Friday, December 26, 2008

who gives a f**k about an oxford comma?

Top 10 Albums of 2008

6. Vampire Weekend - Vampire Weekend (Swiss Toni)

As a grammar pedant, there was always going to be something attractive about Vampire Weekend. Other people talk about their ‘Upper West Side Soweto’ and the way that they reference both Congolese soukous and classical music. Me? I just liked the way they referenced an arcane grammatical rule in such a catchy manner. Who does give a fuck about a comma used before a grammatical conjunction? Well, curiously enough, although we may not care much for its use in British English, it’s actually the recommended method in American English, and so the song takes on a new level of meaning in the USA that is entirely lost in England.

But I digress. At its heart, this is sunny, uplifting pop music, and so it was entirely appropriate that singer Ezra Koenig wore sunglasses throughout their Glastonbury performance in distinctly gloomy conditions. By the end of their set, the sun came out, as if unable to resist the magic for a moment longer. Paul Simon may have got to those rhythms first, but few bands have used them better.

Key Track - Oxford Comma

6. Man In The Machine - Royworld (LB)

Royworld are a really interesting band, actually. Although their second single Dust spent three weeks inside the top Forty they remain broadly unknown and the cancellation of their autumn tour denied the public the opportunity to see them close up.

After the first couple of listens, I was pretty unconvinced. Sounding like a cross between Coldplay and the Buggles (yes, such a thing is possible) I had a suspicion that some initial promise was going to fade, much as it had done with a similar band – the Ghosts – the year before.

When I saw they had been added to the Glastonbury line-up, I gave Man in the Machine another spin and found myself warning to it somewhat. Their performance on the John Peel stage on the Sunday morning endeared me to them further and from that point onwards I have found myself falling for this record more and more.

It’s difficult to pigeonhole, really – they are a traditional four piece with guitar and keyboards but they do incorporate some retro sounds, and singer adds really good, distinctive vocals. Singles Dust and Man In The Machine are lively enough but it is on the more reflective songs like the superb Brakes that they really begin to show what they can do.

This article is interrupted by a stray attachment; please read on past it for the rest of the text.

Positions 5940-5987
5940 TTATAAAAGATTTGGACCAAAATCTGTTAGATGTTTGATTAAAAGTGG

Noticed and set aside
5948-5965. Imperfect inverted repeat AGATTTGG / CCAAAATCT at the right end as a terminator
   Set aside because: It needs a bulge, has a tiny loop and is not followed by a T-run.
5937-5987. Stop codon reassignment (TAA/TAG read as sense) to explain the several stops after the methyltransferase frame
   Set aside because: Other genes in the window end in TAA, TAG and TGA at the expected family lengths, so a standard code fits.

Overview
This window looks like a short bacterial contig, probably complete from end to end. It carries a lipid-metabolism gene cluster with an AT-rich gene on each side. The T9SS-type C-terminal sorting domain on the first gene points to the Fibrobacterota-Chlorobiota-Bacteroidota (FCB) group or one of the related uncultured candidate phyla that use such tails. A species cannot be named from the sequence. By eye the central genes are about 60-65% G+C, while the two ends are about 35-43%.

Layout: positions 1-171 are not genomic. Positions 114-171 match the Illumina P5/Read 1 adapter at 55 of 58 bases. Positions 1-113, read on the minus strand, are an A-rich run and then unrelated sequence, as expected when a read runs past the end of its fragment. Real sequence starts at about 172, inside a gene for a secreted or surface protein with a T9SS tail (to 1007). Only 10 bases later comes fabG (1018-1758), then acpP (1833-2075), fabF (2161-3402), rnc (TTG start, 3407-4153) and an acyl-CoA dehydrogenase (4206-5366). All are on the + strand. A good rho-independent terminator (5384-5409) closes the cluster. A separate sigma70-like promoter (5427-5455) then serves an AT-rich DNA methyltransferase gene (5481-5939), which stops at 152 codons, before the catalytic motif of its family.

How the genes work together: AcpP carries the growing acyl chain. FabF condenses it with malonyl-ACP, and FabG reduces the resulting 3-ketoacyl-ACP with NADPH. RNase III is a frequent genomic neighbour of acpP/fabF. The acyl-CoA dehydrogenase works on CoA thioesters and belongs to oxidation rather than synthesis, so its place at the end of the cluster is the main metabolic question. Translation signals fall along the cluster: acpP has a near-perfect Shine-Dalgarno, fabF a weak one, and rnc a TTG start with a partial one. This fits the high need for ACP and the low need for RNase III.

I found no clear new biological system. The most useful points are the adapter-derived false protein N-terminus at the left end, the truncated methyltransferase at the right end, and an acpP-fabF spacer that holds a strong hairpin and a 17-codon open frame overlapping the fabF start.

I would heartily recommend this record and I really hope that with the right publicity and support they could end up being pretty successful. If not, they’ll just end up being a curious footnote to 2008 with one superb album and a well-received festival performance to show for their efforts.

Favourite Track - Man In The Machine (or Brakes)

6. Shine - Estelle (bedshaped)

Beginning with a funky choone that would have the likes of Mark Ronson creaming in his jeans, this album just doesn’t dampen down. Estelle’s voice rides through ballads, dance numbers, disco jumpers, reggae flavours, old skool numbers and R’n’ B songs with ease. There’s a wonderful fullness to her voice. Rich and creamy.

Great arrangements are to be applauded here, showing the likes of Mr Ronson (not wanting to pick on him or anything, but hey, what can you do....) how to put together a great sounding album, touching on the retro nerve, without having to overlay so much and giving that fucking horn section a much deserved rest.

The single American Boy was an inspirational move. That dirty keyboard hook through the chorus must have ear-wormed it’s evil way on pretty much anybody who came within a sniff of it. And it’s the abundance of killer hooks like that throughout this album that dig in and just wont let go.

A really great album by a very underrated Estelle.

Favourite Track - Come Over

1 Discussions:

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3:19 AM  

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